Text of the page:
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St Clement's Surgery Good Also known as Village Health


Review carried out on 8 July 2021

During a monthly review of our data

We carried out a review of the data available to us about St Clement's Surgery on 8 July 2021. We have not found evidence that we need to carry out an inspection or reassess our rating at this stage.

This could change at any time if we receive new information. We will continue to monitor data about this service.

If you have concerns about St Clement's Surgery, you can give feedback on this service.

Review carried out on 5 November 2019

During an annual regulatory review

We reviewed the information available to us about St Clement's Surgery on 5 November 2019. We did not find evidence of significant changes to the quality of service being provided since the last inspection. As a result, we decided not to inspect the surgery at this time. We will continue to monitor this information about this service throughout the year and may inspect the surgery when we see evidence of potential changes.

Inspection carried out on 11 October 2016

During a routine inspection

Letter from the Chief Inspector of General Practice

We carried out an announced comprehensive inspection at St Clements Surgery on the 11 October 2016 Overall the practice is rated as good.

Our key findings across all the areas we inspected were as follows:

  • There was an open and transparent approach to safety and an effective system in place for reporting and recording significant events.
  • Risks to patients were assessed and well managed.
  • Staff assessed patients’ needs and delivered care in line with current evidence based guidance. Staff had been trained to provide them with the skills, knowledge and experience to deliver effective care and treatment.
  • Patients said they were treated with compassion, dignity and respect and they were involved in their care and decisions about their treatment.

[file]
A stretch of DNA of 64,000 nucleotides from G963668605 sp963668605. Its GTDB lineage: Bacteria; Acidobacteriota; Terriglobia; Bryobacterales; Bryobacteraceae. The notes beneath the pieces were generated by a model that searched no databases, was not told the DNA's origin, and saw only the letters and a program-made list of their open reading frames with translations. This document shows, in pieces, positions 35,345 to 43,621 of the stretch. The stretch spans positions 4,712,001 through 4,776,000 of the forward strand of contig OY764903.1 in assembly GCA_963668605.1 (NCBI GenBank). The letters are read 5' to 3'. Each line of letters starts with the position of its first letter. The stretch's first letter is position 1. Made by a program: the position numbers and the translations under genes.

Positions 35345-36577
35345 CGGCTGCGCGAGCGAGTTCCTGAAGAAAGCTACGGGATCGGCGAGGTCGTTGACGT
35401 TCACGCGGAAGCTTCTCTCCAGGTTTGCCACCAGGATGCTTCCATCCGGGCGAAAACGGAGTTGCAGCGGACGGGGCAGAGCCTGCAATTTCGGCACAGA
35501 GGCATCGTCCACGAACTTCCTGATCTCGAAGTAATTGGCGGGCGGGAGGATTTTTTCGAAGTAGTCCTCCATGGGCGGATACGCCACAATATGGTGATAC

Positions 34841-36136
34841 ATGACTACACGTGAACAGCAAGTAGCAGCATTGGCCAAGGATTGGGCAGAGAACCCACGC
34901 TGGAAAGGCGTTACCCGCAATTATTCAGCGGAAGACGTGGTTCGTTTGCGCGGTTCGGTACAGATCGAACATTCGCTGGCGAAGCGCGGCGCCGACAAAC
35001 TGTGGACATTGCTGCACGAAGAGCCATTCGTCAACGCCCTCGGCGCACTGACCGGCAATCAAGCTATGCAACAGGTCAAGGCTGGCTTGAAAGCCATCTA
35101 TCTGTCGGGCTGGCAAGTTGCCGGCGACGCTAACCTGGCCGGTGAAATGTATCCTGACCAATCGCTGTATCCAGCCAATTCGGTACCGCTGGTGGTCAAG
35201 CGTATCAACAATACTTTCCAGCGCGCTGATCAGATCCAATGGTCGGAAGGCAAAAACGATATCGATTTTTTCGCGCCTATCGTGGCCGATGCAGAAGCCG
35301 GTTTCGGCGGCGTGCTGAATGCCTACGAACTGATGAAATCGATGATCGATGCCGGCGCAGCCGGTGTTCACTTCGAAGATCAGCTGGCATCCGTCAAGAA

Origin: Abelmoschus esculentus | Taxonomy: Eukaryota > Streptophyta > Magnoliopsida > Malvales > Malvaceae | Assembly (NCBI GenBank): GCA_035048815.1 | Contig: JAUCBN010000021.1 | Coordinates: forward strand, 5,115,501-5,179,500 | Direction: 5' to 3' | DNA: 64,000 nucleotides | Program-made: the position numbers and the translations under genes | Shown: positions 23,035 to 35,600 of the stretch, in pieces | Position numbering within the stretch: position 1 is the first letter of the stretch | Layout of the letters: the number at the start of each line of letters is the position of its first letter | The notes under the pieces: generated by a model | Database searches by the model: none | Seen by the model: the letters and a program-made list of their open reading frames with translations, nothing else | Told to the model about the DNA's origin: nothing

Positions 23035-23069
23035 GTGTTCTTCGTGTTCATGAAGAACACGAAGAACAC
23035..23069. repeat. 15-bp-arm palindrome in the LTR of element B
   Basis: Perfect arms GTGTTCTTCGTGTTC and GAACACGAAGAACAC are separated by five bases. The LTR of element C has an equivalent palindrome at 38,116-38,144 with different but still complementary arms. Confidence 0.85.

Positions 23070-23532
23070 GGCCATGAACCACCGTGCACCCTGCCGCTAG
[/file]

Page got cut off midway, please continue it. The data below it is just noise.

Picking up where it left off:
• Information about services and how to complain was available and easy to understand. Improvements were made to the quality of care as a result of complaints and concerns.
  • Patients said they found it easy to make an appointment with a named GP and there was continuity of care, with urgent appointments available the same day.
  • The practice had good facilities and was well equipped to treat patients and meet their needs.
  • There was a clear leadership structure and staff felt supported by management. The practice proactively sought feedback from staff and patients, which it acted on.
  • The provider was aware of and complied with the requirements of the duty of candour.

We saw one area of outstanding practice:

The practice had extended its opening hours on a Saturday morning to include not only bookable appointments but ten walk-in slots, plus the opportunity for patients to have their telephone calls returned on a Saturday morning which was especially useful for working age patients.  As a result of this the practice had reduced its accident and emergency admission rates by 15%. 

Professor Steve Field (CBE FRCP FFPH FRCGP) 

Chief Inspector of General Practice

Inspection carried out on 19 November 2013

During a routine inspection

Patients that we spoke with were very complimentary about the service and told us their needs were met. One person said that staff were, �Friendly and always ready to help or answer your questions.� When we spoke with staff, attended a meeting and observed staff interacting with the patients, we saw that staff listened to patients and ensured they took a patient centred approach to meeting their individual care and welfare needs.

There were appropriate systems in place to ensure that staff sought consent from patients at appropriate times and this was recorded.

The premises were well designed and provided a safe environment because regular maintenance checks such as electrical, security and fire safety were in place. Although staff training in fire procedures had not been provided for some time, this was booked and due to take place in the near future.

Although no new staff had been recruited in the last eighteen months, there was a clear and appropriate recruitment policy in place. The policy required a review because it was out of date.

The practice used several methods for seeking feedback from patients to help make on-going improvements to the service they offered. They also monitored the quality of care that was provided to ensure that it was effectively meeting patients needs. This was done through regular clinical and staff meetings, monitoring complaints and incidents and completing quality checks on the care that was provided.